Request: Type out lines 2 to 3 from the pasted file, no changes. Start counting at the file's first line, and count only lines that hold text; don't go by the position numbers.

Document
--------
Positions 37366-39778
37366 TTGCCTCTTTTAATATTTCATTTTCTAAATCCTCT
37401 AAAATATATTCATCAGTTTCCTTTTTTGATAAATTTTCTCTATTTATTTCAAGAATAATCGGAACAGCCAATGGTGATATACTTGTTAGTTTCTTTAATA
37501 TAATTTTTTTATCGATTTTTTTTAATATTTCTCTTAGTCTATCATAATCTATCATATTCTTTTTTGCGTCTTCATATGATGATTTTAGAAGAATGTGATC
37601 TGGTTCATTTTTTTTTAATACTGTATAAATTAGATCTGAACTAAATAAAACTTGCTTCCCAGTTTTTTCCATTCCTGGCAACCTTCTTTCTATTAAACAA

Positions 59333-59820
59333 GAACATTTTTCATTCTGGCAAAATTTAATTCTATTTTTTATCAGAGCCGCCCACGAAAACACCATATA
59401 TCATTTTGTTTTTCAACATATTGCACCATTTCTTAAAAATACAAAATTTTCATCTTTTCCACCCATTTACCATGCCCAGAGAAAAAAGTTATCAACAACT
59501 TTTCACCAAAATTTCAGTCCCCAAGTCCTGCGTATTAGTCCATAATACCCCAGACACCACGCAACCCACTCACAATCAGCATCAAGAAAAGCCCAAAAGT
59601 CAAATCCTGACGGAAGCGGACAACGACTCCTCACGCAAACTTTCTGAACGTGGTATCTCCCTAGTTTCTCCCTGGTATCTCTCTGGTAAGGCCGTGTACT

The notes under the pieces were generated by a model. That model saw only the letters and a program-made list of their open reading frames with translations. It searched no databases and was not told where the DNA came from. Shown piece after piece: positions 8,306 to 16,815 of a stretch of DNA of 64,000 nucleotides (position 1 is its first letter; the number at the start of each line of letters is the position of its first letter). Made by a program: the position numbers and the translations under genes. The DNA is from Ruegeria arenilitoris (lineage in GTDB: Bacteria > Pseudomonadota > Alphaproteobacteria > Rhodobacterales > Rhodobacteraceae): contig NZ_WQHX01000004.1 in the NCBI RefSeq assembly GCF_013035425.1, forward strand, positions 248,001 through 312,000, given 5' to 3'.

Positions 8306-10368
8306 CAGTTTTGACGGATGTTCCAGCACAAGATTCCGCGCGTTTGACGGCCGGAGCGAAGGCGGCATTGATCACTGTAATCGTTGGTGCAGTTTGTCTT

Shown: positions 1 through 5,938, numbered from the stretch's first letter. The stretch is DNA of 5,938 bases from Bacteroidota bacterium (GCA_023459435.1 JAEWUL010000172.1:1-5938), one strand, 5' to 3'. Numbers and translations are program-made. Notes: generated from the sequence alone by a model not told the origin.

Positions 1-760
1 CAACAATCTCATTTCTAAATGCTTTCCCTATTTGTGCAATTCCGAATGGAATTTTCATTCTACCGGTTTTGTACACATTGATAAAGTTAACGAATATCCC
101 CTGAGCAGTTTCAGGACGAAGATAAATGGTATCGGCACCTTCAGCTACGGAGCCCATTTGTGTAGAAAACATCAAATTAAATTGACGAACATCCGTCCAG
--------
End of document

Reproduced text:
37366 TTGCCTCTTTTAATATTTCATTTTCTAAATCCTCT
37401 AAAATATATTCATCAGTTTCCTTTTTTGATAAATTTTCTCTATTTATTTCAAGAATAATCGGAACAGCCAATGGTGATATACTTGTTAGTTTCTTTAATA